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Writable Shareable Images? (COMMONs)

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The Question is:

When is data in a sharable image that's installed as writable written to disk?
I've written a small program that links to a
very simple shareable image that's installed as writable.  Does a write to the
 sharable remain
in memory until some significant condition is met to force the new data to be
 flushed to the sharable image file on disk?  Is there any VMS command that
 allows me to monitor disk I/O on the shareable image file?

The Answer is :

  In short, no. You cannot control when data is written, what order it is
  written or monitor when it occurs. Shareable image writable data is
  managed by the virtual memory paging mechanism, so there is no direct
  means for controlling or observing its behaviour. Indeed, OpenVMS does
  its very best to avoid writing the data out to disk -- caching data in
  host memory (for reasons performance) is a goal of the OpenVMS virtual
  memory management subsystem.
  If you terminate all processes that have mapped the shareable image,
  and uninstall the image, then OpenVMS will (eventually) flush the
  underlying global section(s) out to disk.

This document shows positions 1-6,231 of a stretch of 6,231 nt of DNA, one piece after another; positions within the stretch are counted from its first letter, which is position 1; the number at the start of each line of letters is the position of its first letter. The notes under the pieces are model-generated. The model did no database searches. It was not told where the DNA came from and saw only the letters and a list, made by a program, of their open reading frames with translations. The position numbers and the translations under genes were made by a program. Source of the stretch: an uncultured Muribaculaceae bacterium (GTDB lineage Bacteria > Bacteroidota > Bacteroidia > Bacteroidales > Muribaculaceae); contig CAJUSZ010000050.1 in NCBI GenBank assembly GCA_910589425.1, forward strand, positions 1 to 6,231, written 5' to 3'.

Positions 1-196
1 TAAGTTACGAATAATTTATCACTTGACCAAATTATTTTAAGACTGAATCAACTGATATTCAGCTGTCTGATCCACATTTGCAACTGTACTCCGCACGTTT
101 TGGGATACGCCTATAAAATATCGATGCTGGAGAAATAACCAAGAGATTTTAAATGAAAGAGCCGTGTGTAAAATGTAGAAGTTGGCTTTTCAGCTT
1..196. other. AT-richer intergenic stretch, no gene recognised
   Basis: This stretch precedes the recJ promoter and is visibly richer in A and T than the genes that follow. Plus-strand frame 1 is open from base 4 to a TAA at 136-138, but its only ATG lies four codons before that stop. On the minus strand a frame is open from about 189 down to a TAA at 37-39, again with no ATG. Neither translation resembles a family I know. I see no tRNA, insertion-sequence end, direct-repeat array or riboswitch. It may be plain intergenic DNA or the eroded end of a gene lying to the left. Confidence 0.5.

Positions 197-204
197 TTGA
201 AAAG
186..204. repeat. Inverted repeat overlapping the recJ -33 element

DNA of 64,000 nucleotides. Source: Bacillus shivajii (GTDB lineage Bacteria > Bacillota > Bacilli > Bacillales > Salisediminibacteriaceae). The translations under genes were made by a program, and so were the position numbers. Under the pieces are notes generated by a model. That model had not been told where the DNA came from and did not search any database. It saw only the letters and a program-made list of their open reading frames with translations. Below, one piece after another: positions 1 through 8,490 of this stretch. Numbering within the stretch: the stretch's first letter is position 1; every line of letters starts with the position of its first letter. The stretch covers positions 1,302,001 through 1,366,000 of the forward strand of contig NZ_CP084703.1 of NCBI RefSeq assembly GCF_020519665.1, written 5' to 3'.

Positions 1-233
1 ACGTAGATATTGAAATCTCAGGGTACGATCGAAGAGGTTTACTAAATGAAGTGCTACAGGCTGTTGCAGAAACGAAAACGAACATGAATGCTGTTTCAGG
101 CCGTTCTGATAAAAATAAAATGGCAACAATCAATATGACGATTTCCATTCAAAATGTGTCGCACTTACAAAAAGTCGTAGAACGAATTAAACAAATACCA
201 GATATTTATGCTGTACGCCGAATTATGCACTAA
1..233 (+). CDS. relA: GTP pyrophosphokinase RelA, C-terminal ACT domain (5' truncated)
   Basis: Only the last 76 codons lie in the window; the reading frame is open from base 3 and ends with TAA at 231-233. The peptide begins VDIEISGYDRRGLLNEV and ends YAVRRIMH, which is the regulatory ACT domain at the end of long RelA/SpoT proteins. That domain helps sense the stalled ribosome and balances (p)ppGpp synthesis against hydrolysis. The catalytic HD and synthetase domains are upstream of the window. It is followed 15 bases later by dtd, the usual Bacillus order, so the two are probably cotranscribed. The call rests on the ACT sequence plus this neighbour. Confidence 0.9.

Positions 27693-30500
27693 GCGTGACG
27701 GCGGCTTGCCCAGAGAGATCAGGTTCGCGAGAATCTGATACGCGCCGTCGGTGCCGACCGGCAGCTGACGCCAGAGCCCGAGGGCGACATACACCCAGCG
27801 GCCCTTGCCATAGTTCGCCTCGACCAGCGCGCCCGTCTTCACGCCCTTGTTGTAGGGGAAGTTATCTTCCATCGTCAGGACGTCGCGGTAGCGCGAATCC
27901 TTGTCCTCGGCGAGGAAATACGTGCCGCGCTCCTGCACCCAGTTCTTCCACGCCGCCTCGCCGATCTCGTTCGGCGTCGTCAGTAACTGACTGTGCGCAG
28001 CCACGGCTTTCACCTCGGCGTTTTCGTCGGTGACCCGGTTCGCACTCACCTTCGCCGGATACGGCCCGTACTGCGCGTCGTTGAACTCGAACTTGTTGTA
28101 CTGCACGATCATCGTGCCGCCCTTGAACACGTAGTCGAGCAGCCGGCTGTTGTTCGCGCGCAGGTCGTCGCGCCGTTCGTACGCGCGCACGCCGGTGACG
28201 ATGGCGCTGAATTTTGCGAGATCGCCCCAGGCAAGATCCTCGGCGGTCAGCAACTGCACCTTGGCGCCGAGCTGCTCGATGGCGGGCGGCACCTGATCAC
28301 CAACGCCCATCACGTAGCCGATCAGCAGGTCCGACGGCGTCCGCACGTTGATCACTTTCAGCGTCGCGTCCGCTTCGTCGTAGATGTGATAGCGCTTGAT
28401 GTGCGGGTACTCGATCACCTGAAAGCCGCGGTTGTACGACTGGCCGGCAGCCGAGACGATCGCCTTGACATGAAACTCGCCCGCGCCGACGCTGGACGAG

Writable global sections can be very fast, but one of the costs of
  that speed is loss of direct control of the data. If you need that
  level of control, then don't use a writable shareable image.  Instead,
  you should create a writable section yourself ($CRMPSC) and request
  updates when required ($UPDSECW). But note that this is potentially
  an expensive operation, as it involves selective flushing of the
  modified page list by SWAPPER.
  Again, this is a speed/control tradeoff. If you were to implement
  complete control over the time and sequence of updates to disk, you
  would find your code would be no faster (and probably much slower) than
  using RMS files with global buffers - since that is essentially what
  RMS does for you!
  The OpenVMS Wizard strongly discourages the use of writable shareable
  images.  Why?  While these are and can certainly be functional, this
  coding technique often leads to maintenance and support and upgrade
  problems -- position-dependent constructs tend to be far more difficult
  to support than position-independent constructs.  The OpenVMS Wizard
  would strongly encourage the use of RMS Global Buffers or of global
  sections -- and would particularly encourage using position-independent
  coding constructs.  Details of global sections and of example code are
  available at the Ask The Wizard area.  Yet easier and cluster-capable
  is the RMS global buffer mechanism -- RMS global buffers provide
  cluster-wide data coherency, and performance.   (By the time you write
  and debug your application -- and deal with the cache coherency and
  interlocking -- you might have been better off with RMS or middleware.)
  For various related coherency and caching and interlocking discussions,
  please see Ask The Wizard topics (1661), (2681), (6984) and (7383).

answer written or last revised on ( 17-JUN-2002 )

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